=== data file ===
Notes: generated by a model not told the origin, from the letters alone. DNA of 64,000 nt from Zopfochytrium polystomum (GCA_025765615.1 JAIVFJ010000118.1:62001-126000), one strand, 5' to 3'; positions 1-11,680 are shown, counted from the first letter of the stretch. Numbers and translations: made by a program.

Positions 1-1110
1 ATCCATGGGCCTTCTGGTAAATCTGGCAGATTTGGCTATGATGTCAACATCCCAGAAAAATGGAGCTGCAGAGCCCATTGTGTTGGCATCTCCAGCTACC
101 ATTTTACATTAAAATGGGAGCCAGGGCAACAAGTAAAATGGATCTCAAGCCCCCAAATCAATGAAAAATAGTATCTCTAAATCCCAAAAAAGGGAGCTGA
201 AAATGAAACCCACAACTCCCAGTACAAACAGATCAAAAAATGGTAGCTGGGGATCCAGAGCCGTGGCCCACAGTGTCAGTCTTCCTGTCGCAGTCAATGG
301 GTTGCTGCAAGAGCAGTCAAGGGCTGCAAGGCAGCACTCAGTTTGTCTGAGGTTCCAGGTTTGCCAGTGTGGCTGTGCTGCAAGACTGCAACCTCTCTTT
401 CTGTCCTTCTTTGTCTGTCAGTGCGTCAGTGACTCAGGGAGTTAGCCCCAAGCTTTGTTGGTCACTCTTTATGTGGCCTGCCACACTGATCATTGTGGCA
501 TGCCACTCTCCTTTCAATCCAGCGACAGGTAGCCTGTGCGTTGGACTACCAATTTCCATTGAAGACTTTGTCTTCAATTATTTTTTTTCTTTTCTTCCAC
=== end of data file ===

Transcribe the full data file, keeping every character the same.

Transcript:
Notes: generated by a model not told the origin, from the letters alone. DNA of 64,000 nt from Zopfochytrium polystomum (GCA_025765615.1 JAIVFJ010000118.1:62001-126000), one strand, 5' to 3'; positions 1-11,680 are shown, counted from the first letter of the stretch. Numbers and translations: made by a program.

Positions 1-1110
1 ATCCATGGGCCTTCTGGTAAATCTGGCAGATTTGGCTATGATGTCAACATCCCAGAAAAATGGAGCTGCAGAGCCCATTGTGTTGGCATCTCCAGCTACC
101 ATTTTACATTAAAATGGGAGCCAGGGCAACAAGTAAAATGGATCTCAAGCCCCCAAATCAATGAAAAATAGTATCTCTAAATCCCAAAAAAGGGAGCTGA
201 AAATGAAACCCACAACTCCCAGTACAAACAGATCAAAAAATGGTAGCTGGGGATCCAGAGCCGTGGCCCACAGTGTCAGTCTTCCTGTCGCAGTCAATGG
301 GTTGCTGCAAGAGCAGTCAAGGGCTGCAAGGCAGCACTCAGTTTGTCTGAGGTTCCAGGTTTGCCAGTGTGGCTGTGCTGCAAGACTGCAACCTCTCTTT
401 CTGTCCTTCTTTGTCTGTCAGTGCGTCAGTGACTCAGGGAGTTAGCCCCAAGCTTTGTTGGTCACTCTTTATGTGGCCTGCCACACTGATCATTGTGGCA
501 TGCCACTCTCCTTTCAATCCAGCGACAGGTAGCCTGTGCGTTGGACTACCAATTTCCATTGAAGACTTTGTCTTCAATTATTTTTTTTCTTTTCTTCCAC